- When you speak to him remember to whom you are speaking.
- When you speak to him remember who you are speaking to.
- When you speak to him remember whom you are speaking to.
What is the difference among these three? If any.
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To whom should I send the letter?
Send it to whom?
Whom should we send?
"Whom" and "to whom" are the same thing. The "to" is just the preposition included with the pronoun.
We know who has the answer.
In fact, you are unlikely to hear/read "whom" outside of formal writing.
All 3 of them mean the same thing. They differ only in formality, correctness of grammar, and evident education level of the speaker (or writer).
When you speak to him remember to whom you are speaking.
follows all the rules of English grammar and is consequently the most formal and educated-sounding.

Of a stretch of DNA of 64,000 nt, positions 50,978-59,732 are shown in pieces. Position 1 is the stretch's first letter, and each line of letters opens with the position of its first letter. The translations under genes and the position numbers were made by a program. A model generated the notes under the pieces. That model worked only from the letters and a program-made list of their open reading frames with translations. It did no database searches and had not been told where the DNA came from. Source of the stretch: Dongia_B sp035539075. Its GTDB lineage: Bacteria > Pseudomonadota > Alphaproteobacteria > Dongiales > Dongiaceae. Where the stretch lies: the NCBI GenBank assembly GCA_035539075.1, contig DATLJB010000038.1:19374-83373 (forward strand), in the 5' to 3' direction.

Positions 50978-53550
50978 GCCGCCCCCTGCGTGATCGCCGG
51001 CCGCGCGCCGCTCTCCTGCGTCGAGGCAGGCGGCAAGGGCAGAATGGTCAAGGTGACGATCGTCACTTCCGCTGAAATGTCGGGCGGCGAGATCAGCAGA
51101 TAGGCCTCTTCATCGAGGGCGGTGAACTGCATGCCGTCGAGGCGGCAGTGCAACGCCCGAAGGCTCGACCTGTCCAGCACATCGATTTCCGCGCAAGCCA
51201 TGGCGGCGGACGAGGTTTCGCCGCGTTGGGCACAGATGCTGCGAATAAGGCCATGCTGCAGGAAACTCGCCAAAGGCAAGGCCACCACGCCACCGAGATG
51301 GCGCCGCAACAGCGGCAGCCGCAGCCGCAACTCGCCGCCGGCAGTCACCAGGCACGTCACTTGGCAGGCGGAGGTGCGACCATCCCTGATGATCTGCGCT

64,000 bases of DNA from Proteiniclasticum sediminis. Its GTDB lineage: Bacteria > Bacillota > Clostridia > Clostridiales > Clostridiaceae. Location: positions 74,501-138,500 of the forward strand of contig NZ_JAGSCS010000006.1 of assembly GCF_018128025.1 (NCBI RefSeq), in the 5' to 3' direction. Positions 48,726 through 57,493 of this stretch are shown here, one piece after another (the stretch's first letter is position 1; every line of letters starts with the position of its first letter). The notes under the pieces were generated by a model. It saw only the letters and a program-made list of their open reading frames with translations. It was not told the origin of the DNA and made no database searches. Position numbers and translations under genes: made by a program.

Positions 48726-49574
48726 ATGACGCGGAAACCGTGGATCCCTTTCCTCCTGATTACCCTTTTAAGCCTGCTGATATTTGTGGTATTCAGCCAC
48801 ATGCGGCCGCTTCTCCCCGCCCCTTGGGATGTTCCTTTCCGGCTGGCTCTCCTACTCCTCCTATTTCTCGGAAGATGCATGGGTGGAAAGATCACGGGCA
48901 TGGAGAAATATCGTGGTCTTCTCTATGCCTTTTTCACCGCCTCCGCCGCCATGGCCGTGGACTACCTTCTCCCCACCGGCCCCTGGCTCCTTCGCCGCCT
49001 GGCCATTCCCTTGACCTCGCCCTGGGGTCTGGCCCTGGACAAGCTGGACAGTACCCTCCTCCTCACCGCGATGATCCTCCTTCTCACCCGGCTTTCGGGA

When you speak to him remember whom you are speaking to.
has the correct pronoun case (whom), but breaks a lesser (?) grammar rule by separating "to" from "whom" and sticking the preposition at the end of the sentence. Some people claim this is an error, but I have heard others disagree. In any case, this sentence sounds more casual and slightly less "professorial".
When you speak to him remember who you are speaking to.
is the one I would be most used to hearing in every day (US) English. Strictly speaking, I guess it is incorrect, as it uses "who" (nominative case) as the object of the preposition "to", but it is very commonly spoken and written, and it sounds normal, idiomatic, and informal.